Posts Tagged ‘public housing’

7 and 8

Annotated bibliography 7 and 8:

Parson, Don. “The Decline of Public Housing and the Politics of the Red Scare: The Significance of the Los Angeles Public Housing War.” Journal of Urban History, 33, 3, Mar.2007: 400-417. EBSCOhost.


Don Parson argues that 1950’s public housing decline was linked directly to the role of the Red Scare. This is shown through the Los Angeles pubic housing war, although, however, there was public housing in major cities all over the country at this time. Public housing int he United States in general peaked during the 1950’s and then suddenly decreased. Parson explains how the Red Scare tactic was used to diminish a huge public housing unit, and take out the mayoral regime which was pro-public housing at the time.

Although this article is based in Los Angeles, it still supports my argument because it is about public housing and more importantly that not everyone agrees with it. This article shows the power of the federal government.

Husock, Howard. “Moving out of Public Housing.” Public Interest, no. 150, Winter2003, p. 89. EBSCOhost,


Howard Husock discusses the goals of public housing, how it was once a great success, and then what went wrong. Husock says that as more Americans were moving to the suburbs, public housing became the worst housing in America because crime and drug rates had risen tremendously due to the dominant low-income single parent families that were occupying the space (90). He then goes on to say how much money and time the federal government but into fixing public housing in order to re establish the American dream. The government had spent $4.5 billion on renovations and Husock believes it is necessary to demolish all public housing.

This article is very useful because it tells me exactly what was wrong with pubic housing from the beginning and why, in Husock’s eyes, this establishment was never going to work.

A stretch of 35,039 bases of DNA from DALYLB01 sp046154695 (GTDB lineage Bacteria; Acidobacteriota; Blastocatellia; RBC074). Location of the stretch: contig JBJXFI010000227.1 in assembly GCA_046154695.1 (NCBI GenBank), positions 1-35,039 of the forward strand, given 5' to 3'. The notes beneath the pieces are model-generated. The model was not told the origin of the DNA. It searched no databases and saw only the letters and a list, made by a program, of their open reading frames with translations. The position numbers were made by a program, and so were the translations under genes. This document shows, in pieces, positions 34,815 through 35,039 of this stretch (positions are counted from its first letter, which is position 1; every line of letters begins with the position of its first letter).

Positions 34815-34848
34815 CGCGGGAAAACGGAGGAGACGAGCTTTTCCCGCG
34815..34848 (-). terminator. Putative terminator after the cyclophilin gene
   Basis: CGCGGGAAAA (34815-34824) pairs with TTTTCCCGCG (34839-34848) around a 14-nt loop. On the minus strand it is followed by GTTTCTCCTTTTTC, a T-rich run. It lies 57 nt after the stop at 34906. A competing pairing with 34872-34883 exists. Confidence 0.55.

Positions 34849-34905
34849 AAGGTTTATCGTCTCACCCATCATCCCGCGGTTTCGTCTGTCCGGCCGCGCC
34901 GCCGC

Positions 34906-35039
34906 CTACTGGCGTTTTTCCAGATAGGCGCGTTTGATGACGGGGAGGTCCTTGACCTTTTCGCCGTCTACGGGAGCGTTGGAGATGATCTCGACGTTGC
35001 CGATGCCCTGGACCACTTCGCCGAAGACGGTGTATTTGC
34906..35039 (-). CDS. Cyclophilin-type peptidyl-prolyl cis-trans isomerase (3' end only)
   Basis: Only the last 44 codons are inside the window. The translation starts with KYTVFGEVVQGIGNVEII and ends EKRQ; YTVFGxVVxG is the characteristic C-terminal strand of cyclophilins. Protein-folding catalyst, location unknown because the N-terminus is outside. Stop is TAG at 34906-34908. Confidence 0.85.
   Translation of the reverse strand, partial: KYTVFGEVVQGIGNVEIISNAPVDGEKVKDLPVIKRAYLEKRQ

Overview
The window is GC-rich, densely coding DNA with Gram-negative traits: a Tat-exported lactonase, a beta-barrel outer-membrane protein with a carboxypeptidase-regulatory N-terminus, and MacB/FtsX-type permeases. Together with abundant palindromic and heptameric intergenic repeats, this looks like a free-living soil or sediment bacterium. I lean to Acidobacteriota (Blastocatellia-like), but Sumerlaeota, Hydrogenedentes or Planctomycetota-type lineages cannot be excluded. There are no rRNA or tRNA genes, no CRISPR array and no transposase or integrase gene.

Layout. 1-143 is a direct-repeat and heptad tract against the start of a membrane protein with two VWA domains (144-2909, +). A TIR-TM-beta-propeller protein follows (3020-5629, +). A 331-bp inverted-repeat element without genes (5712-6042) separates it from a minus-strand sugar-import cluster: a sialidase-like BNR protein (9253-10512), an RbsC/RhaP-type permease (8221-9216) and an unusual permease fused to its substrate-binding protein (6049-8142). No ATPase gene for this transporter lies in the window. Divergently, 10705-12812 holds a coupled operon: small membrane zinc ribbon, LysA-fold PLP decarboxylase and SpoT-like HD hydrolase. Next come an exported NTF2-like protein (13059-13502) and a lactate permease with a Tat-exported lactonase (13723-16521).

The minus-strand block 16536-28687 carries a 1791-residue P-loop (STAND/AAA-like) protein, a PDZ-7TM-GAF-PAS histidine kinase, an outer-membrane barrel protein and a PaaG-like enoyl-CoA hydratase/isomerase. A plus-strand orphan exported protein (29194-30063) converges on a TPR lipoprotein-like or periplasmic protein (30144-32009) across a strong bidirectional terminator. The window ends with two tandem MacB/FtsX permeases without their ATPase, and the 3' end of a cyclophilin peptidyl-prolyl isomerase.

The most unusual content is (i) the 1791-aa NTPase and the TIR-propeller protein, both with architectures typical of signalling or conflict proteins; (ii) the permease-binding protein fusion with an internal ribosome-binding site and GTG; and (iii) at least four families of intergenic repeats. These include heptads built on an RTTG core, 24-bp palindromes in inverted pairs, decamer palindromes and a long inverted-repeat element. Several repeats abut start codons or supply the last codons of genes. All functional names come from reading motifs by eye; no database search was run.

The Final Words

Reading Analysis 5:

In the last chapter of the book City of Rhetoric, author David Fleming wraps up his final words  by explaining what his overall point of this book is; to consider and better understand our metropolitan lives together as well as our civic responsibilities. He mentions1990’s urban poverty and how it was lower because those years had an especially good economy as well as a liberal federal government and compares it to the first couple of years in the 2000’s. Rising unemployment rate, fewer individuals with health insurance, high rates of poverty, inadequate housing, and a harsh national government.

Housing projects were supposed to be way stations on the road to a better life, but they quickly became dead ends for most residents. Robert Taylor Homes was America’s largest public-housing project and evolved into an emblem of failure. (Chicago Tribune photo by Ovie Carter)

Our society isn’t perfect, but then again no one’s is. Fleming mentions how we lack public life and concrete places meaning there are some grey areas where citizens still feel separated and there is no middle ground. The ever changing political activity in our society is why there is an “impoverished, ‘middle-range'” (212) of public activity. There are connections that still need to be made whether it’s between a neighborhood and society, a city and the country.

Capitol Building, Washington D.C.
(photo from house

The solutions to these problems remain “individualistic and private” (212). Basically, the government is telling you you’re on your own. There are no publics that will help the people, so therefore there needs to be more private enterprise.

And in the end, all the public housing projects in Chicago were eventually torn down or failed. Areas like this remain racially and economically segregated, but not only in Chicago. All over the United States this problem remains constant and keeps growing because more suburbs keep developing. However David Fleming remains optimistic on this issue and the future because he understands that design counteracts economics and politics, hopes that people will understand we need to save our natural environment, and he is a teacher and feels obligated to be hopeful for his students.

Photo of writer David Fleming (photo from

Work Cited

Fleming, David. “City of Rhetoric” SUNY Press. 2009.